Drug dealer’s sentencing delayed in Arizona teen’s fentanyl poisoning death
PHOENIX (3TV/CBS 5) - The state health department said last year, nearly 2,000 people died from a drug overdose, and we’re already at more than 1,300 deaths so far this year. At 76% of overdose calls, first responders used naloxone, hoping to save lives.
The Arizona Criminal Justice Commission said fentanyl is the most common substance found in opioid overdose deaths, killing teens as young as 14.
After years of fighting, one Arizona family was expecting to have their day in court this week, as the drug dealer was set to be sentenced for his role in a 16-year-old girl’s death on Tuesday. That hearing has been pushed to next Monday, Nov. 20.
Hannah Pairrett is remembered as an animal lover and honor roll student who dreamed of becoming a nurse. “Miss her a lot,” said her mom, Danya Pairrett Ayers. “There was a beautiful person taken from this world taken way too soon.” Hannah died in 2019 from fentanyl poisoning. “This was murder. Poison. We don’t like to call it an overdose,” said Pairrett Ayers.
Court documents show Michael Fox sold Hannah three blue M-30 pills. Her mom said Hannah thought she was taking Percocet, but the counterfeit drugs were laced with fentanyl. “He knew what he was giving her and he didn’t care,” she said.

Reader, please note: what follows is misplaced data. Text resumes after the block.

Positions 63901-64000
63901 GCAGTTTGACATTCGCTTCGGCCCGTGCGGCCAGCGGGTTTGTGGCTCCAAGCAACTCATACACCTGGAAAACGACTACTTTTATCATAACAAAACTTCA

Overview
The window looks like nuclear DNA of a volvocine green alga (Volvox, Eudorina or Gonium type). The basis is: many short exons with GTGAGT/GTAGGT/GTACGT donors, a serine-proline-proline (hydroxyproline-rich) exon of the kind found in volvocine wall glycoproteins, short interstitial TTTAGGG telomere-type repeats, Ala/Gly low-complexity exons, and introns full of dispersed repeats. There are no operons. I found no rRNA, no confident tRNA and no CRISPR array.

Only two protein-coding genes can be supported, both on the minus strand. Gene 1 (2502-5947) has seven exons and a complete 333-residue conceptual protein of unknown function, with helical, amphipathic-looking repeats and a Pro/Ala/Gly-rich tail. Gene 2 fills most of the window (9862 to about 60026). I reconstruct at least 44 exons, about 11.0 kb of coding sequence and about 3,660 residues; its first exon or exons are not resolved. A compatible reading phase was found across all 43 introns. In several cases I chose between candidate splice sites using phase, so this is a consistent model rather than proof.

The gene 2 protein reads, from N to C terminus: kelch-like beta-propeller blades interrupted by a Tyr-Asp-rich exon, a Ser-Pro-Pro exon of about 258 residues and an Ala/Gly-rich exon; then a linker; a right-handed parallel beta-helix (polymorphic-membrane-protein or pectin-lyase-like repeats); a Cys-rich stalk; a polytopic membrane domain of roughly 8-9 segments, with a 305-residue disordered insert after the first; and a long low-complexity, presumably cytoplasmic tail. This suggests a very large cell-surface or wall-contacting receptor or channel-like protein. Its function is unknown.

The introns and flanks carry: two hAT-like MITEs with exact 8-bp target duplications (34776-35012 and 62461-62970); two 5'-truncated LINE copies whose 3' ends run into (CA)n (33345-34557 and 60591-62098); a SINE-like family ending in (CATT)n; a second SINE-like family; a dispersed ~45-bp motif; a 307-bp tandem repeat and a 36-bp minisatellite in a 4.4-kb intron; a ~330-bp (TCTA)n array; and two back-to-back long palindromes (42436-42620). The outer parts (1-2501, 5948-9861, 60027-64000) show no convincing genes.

A grand jury indicted Fox on distribution of a controlled substance resulting in death and serious bodily injury as well as a separate drug felony charge. He cut a deal, pleading guilty to a lesser offense: distribution of fentanyl. This is a federal case, and the government is asking for an eight-year sentence.
“After a couple of rounds of Narcan and some epi they were able to get a pulse, but by that time she was already braindead,” said Pairrett Ayers.
Pairrett Ayers said her family has been broken ever since, but she said few cases like this have made it as far as Hannah’s has. She pushed hard for law enforcement to act and said she tracked down the drug dealer and gave evidence to police that led to his arrest. “If I can do this than anybody who’s lost their child to this can do it too,” said Pairrett Ayers.
She wants to keep her daughter’s memory alive by helping other families impacted by the fentanyl crisis. She’s become an advocate, working with the Drug Induced Homicide organization and hopes to inspire anyone going through something similar to never give up. “Don’t stop because I didn’t stop,” she said.
Fox is due in court next Monday afternoon for sentencing. Pairrett Ayers said COVID-19 and delays from the defense have pushed this day back multiple times, and once again this week when the defense requested more time to regroup. While nothing will bring back her daughter, she said soon there will be a sense of justice.
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